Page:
You’ll check to see if the charge represents:
- A qualified medical expense under IRS Code Section 213(d)
- The employees’ verifying documents reflect the service or product
- The date of the service or sale, and the amount incurred
If everything’s in order, you’ll approve the request. If not, you’ll decline it and follow the process for adverse claims decisions outlined in your plan documents. This leads us to our next section…
3. Handling declined reimbursement requests and appeals
In order to be ERISA compliant, your organization must have a specified procedure in place for declining reimbursement requests and appeals.
If you’re declining one of your employee’s reimbursement requests, you must notify them within 30 days of you receiving their request. If you declined it because your employee didn’t provide enough information for you to process their request, your employee has 45 days from the day you notified them to get you the missing information.
If the new information has everything you need, you can approve the reimbursement request. If not, your employee has the right to appeal the declined request under ERISA. During the appeals process, you must follow regulations issued by ERISA and the Department of Labor as well as the procedures outlined in your plan documents. If the result is in the participant’s favor, you can move forward with the reimbursement request.
4. Paying reimbursements
Once a reimbursement request has been approved, you’re ready to pay it according to the timeline and processes set out in your plan documents.
When making a payment, you can use the following:
- Direct deposit
If the reimbursement request was larger than the employee’s accrued allowance, you should pay the employee the full amount of their accrued allowance and continue to make monthly payments toward the balance until it’s paid in full or the employee’s annual allowance is exhausted.
5. Record keeping and storing documentation
According to federal government regulations, you must keep an ongoing record of what has been disbursed through your QSEHRA and why. This should include all reimbursement requests, the supporting documentation, and whether those requests were approved or declined.
The IRS has a statute of limitations of seven years, so it’s best practice to store this information for at least that long.
6. Sending required notices
Other than notifying your employees about the QSEHRA itself, you’ll need to keep them informed about how you’re handling their personal health information.
The plan sponsor must certify that employees’ health information will be protected and not used for employment-related actions. If you have a HIPAA privacy officer, only this individual should see this information.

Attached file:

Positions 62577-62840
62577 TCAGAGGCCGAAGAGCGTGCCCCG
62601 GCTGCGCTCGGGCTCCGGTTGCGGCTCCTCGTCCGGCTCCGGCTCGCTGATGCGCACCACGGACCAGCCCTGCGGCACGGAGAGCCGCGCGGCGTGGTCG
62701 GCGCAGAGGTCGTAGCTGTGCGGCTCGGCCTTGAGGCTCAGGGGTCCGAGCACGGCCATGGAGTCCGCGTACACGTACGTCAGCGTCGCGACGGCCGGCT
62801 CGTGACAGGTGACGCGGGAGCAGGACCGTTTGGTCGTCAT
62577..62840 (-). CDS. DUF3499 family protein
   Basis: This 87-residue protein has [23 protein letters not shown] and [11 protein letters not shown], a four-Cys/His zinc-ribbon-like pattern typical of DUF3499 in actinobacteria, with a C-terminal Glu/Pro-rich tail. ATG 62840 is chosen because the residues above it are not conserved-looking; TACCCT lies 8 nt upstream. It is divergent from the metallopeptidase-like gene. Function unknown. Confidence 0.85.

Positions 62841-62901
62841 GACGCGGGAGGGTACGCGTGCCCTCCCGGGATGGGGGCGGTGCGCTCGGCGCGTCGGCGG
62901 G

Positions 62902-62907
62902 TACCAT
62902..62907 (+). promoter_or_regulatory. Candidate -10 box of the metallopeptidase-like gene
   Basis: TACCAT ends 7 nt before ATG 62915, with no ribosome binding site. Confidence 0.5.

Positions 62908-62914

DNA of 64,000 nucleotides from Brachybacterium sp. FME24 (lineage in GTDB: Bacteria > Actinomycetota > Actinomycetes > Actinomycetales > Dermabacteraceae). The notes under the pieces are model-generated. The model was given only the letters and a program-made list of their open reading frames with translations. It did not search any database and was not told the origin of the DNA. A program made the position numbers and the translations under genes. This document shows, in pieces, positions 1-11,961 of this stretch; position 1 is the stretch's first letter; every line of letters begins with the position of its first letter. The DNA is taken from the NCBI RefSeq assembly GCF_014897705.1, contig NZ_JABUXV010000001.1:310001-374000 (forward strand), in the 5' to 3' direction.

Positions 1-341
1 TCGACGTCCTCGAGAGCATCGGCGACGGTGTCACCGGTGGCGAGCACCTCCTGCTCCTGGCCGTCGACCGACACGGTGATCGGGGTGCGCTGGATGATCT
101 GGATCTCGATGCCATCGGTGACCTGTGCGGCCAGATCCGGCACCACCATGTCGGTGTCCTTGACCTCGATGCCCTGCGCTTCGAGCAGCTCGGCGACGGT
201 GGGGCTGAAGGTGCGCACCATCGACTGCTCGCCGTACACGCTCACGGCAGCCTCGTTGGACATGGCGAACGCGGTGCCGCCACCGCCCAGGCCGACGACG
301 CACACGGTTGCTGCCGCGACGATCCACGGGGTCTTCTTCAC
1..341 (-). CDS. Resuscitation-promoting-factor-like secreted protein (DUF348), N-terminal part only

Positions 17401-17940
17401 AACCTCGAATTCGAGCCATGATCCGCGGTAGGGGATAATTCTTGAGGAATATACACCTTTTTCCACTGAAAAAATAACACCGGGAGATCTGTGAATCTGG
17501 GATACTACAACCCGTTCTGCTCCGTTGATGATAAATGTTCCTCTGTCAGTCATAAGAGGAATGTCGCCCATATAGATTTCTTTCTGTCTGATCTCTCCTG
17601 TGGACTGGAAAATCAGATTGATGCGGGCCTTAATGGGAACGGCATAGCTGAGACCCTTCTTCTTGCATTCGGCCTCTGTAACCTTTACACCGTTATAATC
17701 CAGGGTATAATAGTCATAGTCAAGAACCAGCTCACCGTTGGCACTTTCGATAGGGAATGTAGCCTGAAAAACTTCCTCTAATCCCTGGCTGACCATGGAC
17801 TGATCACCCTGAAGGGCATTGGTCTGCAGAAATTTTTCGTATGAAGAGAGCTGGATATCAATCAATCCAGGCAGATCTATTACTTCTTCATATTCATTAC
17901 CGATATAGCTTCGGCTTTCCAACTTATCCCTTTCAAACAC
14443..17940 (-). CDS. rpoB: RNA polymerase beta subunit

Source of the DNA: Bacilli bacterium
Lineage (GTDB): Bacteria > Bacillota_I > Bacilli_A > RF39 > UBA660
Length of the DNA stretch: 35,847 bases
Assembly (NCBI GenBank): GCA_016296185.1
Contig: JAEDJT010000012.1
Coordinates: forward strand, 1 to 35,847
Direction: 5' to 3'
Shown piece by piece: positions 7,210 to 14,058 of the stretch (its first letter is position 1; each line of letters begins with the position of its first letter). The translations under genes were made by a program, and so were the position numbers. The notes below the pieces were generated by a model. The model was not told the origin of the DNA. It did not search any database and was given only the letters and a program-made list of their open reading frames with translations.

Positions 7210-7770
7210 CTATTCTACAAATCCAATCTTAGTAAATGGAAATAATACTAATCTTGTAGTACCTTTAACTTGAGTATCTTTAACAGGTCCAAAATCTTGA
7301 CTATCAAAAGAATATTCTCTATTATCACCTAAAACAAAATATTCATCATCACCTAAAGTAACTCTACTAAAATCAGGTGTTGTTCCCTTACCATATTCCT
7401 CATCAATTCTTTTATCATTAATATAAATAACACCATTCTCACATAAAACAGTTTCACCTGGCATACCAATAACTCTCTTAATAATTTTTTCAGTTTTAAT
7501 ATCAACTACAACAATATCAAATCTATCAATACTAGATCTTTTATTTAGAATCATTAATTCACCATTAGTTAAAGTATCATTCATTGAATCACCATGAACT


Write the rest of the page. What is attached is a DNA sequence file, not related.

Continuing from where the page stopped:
7. Evaluating allowance amounts
As part of your company’s annual budget review, you may want to revisit the monthly allowances you give employees through your QSEHRA. If you’re making any changes, you should let your employees know before the start of the plan year.
With the QSEHRA, you can also change monthly allowance amounts in the middle of the plan year. If you do this, you need to give employees as much notice as possible. What’s more, if you’re cutting allowance amounts to the point that it would “materially reduce” the plan’s benefits or services, you must notify participants within 60 days.
8. Fulfilling tax reporting requirements
Your organization makes QSEHRA payments on a tax-free basis for both the organization and the employees. During tax time, use box 12, code FF on each employee’s W-2 to report the total permitted benefit available to the employee through the QSEHRA.
It’s the employees’ responsibility to track any reimbursements for incurred expenses while they didn’t have minimum essential coverage (MEC). They may need to include these amounts as part of their gross income.
Consider the costs of self-administering your QSEHRA
It might seem like administering your QSEHRA entirely on your own would be a cost effective choice, however, it ends up costing a lot more than you’d think.
For example, it’s unlikely that you’ll be able to draft a plan document without the help of an attorney—that cost alone can exceed $3,000. What’s worse, if your plan documents operate outside of the strict QSEHRA definition in Section 9831 of the IRS Code, you face fines of up to $100 per day per employee.
The cost of your time spent reviewing employees’ reimbursements, submitting payments, record keeping, and sending out annual QSEHRA notices is also a huge drain on productivity from your organization. The average HR representative’s salary, just 400 hours—or 7 hours a week in a full-time schedule—dedicated to QSEHRA responsibilities could cost $10,000 a year.
Want help administering your QSEHRA?
If you’re attracted to the benefits of self-administration but wary of the time costs and compliance concerns, PeopleKeep’s combined software and customer support solution is a great choice.
Our #1-rated software and award-winning customer service provides a simple platform for administering employee benefits like a QSEHRA. It gives your organization a legal plan document, verifies employee expenses for approval by the plan administrator, and automatically sends required notices.
Here’s the best part—unlike working with a third-party administrator, our software simply acts as a support system for self administrators, so you’re always the one calling the shots.
Administering your first QSEHRA can seem like a daunting task, but we’re here to help you through it. Whether it’s your first time offering a health benefit, or you’d just like to make sure you’re staying compliant, PeopleKeep’s software and support team help thousands of organizations administer HRAs everyday, and we’d love to help you, too.